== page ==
In a report released this week by the Congressional Budget Office (CBO), the non-partisan study group finds that If the Navy received the same average annual amount of funding (in constant dollars) for ship construction in each of the next 30 years that it has received over the past three decades, the service would not be able to afford its 2019 plan.
CBO’s estimate of $26.7 billion per year for new-ship construction under the Navy’s 2019 shipbuilding plan is almost double the historical average of $13.6 billion (in 2018 dollars). CBO’s estimate of $28.9 billion per year for the full cost of the plan is 80% higher than the $15.8 billion the Navy has received in annual appropriations, on average, over the past 30 years for all activities funded by its shipbuilding account.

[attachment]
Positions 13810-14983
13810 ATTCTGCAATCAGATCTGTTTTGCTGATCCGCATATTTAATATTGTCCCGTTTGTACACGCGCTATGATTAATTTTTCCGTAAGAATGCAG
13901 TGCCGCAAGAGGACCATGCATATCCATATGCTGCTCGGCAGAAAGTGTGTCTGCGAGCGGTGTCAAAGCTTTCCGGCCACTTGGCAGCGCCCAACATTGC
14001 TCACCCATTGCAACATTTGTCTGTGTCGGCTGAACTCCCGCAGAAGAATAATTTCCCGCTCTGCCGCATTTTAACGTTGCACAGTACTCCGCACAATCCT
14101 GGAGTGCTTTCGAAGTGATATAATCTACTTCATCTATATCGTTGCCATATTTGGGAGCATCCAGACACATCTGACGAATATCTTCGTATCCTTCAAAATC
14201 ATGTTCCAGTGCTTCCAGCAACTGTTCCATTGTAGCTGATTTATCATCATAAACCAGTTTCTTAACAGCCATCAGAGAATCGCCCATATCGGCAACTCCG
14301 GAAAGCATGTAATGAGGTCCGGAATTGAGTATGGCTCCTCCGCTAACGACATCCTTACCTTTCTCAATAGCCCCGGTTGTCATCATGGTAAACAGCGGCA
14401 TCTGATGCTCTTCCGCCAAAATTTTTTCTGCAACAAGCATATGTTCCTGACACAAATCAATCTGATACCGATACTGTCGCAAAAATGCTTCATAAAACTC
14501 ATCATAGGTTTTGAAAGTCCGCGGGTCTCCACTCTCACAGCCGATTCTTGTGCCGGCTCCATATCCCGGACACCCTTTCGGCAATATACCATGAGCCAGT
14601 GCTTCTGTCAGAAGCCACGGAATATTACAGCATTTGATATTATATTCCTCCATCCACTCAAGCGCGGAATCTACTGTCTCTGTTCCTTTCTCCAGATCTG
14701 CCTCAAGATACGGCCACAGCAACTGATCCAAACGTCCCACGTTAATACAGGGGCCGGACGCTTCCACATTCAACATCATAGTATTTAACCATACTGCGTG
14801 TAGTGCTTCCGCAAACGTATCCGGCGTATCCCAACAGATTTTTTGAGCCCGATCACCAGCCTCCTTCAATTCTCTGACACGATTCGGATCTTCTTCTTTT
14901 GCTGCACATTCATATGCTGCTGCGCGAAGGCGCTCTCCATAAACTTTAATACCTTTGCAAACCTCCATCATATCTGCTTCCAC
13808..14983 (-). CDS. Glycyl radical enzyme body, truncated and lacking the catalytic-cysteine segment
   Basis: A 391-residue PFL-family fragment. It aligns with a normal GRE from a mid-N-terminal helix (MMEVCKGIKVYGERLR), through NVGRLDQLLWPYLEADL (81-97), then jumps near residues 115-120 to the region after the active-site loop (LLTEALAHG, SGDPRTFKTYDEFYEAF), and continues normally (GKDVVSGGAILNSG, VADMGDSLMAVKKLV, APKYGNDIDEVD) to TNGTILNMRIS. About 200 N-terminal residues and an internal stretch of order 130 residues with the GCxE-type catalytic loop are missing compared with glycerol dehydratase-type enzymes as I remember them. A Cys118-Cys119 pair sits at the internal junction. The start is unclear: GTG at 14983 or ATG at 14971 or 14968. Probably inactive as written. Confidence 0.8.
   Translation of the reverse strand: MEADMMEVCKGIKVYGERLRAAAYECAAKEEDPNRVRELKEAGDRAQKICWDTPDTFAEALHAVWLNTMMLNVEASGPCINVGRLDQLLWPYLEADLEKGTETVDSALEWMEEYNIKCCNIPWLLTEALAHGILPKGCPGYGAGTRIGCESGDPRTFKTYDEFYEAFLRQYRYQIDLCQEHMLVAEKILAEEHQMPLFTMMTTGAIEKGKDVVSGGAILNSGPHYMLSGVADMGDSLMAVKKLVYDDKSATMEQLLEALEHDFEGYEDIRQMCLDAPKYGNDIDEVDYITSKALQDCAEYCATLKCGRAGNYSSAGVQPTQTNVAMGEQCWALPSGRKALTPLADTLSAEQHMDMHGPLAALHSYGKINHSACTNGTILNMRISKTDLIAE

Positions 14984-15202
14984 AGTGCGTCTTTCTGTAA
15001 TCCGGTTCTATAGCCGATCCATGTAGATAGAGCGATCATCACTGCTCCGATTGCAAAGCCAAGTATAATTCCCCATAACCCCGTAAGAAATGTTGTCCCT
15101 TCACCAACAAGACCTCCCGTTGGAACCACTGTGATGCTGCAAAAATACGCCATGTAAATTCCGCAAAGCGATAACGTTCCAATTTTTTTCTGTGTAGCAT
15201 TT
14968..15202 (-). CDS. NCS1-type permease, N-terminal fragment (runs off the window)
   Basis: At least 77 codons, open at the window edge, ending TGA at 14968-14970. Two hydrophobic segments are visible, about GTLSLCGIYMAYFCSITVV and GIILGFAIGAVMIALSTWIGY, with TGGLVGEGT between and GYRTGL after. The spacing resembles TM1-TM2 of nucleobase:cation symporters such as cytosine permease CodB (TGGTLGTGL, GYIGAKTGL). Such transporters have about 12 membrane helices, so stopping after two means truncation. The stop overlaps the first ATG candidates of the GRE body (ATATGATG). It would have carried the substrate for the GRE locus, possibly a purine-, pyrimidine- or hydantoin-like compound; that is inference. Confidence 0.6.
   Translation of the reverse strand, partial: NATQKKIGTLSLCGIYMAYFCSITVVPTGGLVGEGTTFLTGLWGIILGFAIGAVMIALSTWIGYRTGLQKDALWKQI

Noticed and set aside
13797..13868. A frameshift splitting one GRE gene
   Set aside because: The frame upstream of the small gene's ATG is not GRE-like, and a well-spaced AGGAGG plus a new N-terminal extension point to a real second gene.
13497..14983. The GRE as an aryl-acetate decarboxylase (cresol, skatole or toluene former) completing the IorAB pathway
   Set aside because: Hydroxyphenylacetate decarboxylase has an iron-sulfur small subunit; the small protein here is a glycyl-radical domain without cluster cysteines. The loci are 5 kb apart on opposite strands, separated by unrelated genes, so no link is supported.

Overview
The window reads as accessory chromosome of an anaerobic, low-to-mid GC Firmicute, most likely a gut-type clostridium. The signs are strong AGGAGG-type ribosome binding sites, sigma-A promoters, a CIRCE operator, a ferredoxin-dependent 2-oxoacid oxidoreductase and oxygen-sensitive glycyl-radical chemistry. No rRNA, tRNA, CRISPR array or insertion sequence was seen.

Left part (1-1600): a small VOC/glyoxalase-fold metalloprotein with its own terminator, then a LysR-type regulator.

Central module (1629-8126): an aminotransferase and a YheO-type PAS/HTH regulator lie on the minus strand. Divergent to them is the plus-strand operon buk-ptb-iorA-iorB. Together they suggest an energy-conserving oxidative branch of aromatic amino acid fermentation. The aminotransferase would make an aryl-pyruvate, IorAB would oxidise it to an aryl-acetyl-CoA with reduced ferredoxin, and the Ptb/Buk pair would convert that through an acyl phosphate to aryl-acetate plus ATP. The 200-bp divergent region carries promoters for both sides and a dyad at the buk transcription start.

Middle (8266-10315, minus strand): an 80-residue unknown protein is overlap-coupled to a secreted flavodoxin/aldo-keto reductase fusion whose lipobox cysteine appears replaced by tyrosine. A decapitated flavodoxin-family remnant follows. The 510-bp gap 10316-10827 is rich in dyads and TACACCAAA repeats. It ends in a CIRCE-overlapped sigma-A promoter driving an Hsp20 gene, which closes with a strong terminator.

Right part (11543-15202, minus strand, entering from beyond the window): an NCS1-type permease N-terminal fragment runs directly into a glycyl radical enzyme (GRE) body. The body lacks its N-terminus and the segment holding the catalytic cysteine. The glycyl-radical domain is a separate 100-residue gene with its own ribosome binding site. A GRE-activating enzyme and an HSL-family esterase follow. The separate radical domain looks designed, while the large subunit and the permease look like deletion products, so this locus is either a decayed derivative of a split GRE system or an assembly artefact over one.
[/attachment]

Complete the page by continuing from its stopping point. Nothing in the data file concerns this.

The 30-year historical average includes the relatively small, post–Cold War shipbuilding budgets of the 1990s. Compared with shipbuilding budgets of the past 6 years—a period of relatively large shipbuilding appropriations—the Navy’s plan would still require an increase of more than 50 percent, on average. (Since 2013, the Congress has appropriated $1 billion to $3 billion more per year than the President’s request, partly as a result of concerns that the fleet is too small to perform all the missions assigned to it; see Figure 2 on page 7 of the report.)